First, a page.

HC Deb 14 July 1981 vol 8 cc995-1001

'(1) Subject to the provisions of this section, shares subscribed for, issued to, held by or disposed of for an individual by a nominee shall be treated for the purposes of this Chapter as subscribed for, issued to, held by or disposed of by that individual.

(2) Section 51(1) above shall not apply where the amount is subscribed as nominee for an individual by the person or persons having the management of an investment fund approved for the purposes of this section by the Board ("the managers of an approved fund").

(3) Any shares issued to the managers of an approved fund as nominee for an individual shall he treated for the purposes of section 51(4) above as shares in respect of which relief has been claimed (whether or not claimed in fact).

(4) The managers of an approved fund may be treated for the purposes of section 51(5) and (6) above as the claimant in respect of shares issued to them as nominee for an individual.

(5) Section 61(1) above shall apply to the managers of an approved fund as it would apply to an individual if relief had been given to him in respect of the shares held for him as nominee by the managers (whether or not given in fact). '.—[Mr. Peter Rees.]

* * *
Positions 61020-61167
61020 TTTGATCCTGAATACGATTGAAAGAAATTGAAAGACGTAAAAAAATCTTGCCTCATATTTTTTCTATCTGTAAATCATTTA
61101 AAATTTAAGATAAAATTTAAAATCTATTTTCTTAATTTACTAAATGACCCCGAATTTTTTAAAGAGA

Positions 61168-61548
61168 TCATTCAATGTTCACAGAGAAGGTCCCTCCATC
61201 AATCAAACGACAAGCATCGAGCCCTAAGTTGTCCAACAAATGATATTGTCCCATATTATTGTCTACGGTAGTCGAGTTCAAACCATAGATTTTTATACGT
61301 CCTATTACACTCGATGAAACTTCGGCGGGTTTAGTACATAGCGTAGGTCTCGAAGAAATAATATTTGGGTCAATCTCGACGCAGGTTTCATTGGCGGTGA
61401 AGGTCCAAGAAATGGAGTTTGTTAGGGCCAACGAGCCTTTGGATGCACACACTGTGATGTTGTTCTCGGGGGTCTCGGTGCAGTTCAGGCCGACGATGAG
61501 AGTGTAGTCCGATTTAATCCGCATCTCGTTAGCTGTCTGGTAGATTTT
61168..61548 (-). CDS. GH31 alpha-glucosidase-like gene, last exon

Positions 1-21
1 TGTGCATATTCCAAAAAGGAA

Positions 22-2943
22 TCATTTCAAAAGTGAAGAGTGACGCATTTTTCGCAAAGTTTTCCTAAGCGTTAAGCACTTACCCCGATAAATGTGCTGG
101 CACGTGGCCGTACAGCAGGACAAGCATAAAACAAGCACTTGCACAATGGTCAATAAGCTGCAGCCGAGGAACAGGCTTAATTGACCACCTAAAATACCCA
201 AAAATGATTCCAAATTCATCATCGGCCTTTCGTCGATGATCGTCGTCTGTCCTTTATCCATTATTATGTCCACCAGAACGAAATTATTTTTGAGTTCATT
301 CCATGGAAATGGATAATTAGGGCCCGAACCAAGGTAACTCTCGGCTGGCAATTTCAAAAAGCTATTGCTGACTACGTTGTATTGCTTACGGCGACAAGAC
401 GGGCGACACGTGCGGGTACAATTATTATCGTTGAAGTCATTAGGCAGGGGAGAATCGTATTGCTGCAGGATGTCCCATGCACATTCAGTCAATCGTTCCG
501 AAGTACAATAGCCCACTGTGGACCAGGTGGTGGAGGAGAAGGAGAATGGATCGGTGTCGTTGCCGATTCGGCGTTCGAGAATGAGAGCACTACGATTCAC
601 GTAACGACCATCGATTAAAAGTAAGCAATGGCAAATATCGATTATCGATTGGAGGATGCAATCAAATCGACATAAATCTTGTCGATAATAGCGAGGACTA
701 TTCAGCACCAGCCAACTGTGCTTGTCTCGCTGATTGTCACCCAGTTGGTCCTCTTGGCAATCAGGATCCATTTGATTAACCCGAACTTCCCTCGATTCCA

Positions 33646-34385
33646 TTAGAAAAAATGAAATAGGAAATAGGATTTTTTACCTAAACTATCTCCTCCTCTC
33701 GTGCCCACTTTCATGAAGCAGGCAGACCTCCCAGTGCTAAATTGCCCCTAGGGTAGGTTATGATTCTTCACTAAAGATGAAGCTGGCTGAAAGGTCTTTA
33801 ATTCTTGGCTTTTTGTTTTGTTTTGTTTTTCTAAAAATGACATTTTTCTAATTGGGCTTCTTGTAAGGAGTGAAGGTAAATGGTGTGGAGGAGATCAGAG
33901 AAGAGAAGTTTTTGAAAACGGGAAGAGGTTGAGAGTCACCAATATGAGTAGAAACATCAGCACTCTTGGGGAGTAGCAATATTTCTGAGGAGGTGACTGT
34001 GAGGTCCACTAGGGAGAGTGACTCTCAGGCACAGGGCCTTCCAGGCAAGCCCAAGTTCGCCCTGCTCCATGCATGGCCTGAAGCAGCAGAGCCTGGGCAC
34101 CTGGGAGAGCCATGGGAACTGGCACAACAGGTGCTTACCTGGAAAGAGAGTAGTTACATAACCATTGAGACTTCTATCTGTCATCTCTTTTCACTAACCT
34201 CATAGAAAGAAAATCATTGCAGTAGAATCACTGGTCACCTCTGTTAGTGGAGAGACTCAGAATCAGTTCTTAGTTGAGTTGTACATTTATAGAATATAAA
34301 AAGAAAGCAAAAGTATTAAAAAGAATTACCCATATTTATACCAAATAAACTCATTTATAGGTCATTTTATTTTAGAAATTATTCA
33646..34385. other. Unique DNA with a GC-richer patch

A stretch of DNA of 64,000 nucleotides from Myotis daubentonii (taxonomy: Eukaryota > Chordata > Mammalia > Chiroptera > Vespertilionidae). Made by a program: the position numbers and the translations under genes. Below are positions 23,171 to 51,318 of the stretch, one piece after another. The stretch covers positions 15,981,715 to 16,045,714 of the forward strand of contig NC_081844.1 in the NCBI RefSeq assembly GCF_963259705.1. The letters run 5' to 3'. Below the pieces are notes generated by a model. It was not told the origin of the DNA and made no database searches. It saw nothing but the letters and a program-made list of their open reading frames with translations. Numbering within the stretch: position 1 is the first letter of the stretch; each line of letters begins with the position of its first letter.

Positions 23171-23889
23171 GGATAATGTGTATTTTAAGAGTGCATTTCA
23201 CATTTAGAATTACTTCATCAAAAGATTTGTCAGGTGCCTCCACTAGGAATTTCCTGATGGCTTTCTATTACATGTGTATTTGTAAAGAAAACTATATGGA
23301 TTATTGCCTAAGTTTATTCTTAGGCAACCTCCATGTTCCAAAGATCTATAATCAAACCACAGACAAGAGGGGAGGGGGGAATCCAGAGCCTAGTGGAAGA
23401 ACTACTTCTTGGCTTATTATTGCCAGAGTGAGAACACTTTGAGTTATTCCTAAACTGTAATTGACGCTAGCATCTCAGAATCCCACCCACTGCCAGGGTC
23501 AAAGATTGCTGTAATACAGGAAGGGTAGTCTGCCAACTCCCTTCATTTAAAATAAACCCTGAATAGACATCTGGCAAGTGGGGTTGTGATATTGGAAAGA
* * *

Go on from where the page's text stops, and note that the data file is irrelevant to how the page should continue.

Brought up, and read the First time.

The Minister of State, Treasury (Mr. Peter Rees)

I beg to move, That the clause be read a Second time.

Mr. Deputy Speaker (Mr. Bryant Godman Irvine)

With this it will be convenient to discuss Government amendment No. 79, and amendment No. 81, in clause 51, page 40, line 9, at end insert 'Provided that where two or more individuals acting as a syndicate or through a broker or other intermediary subscribe for shares in two or more companies, the foregoing requirement of this subsection shall be deemed to be satisfied if the total amount subscribed by each individual is £1,000 or more and the total subscribed by them collectively for the shares of each company is also £1,000 or more, but so that the Board may make regulations under this section prescribing conditions subject to which this proviso shall operate'.

Mr. Rees

Amendment No. 79 is a paving amendment for the new clause.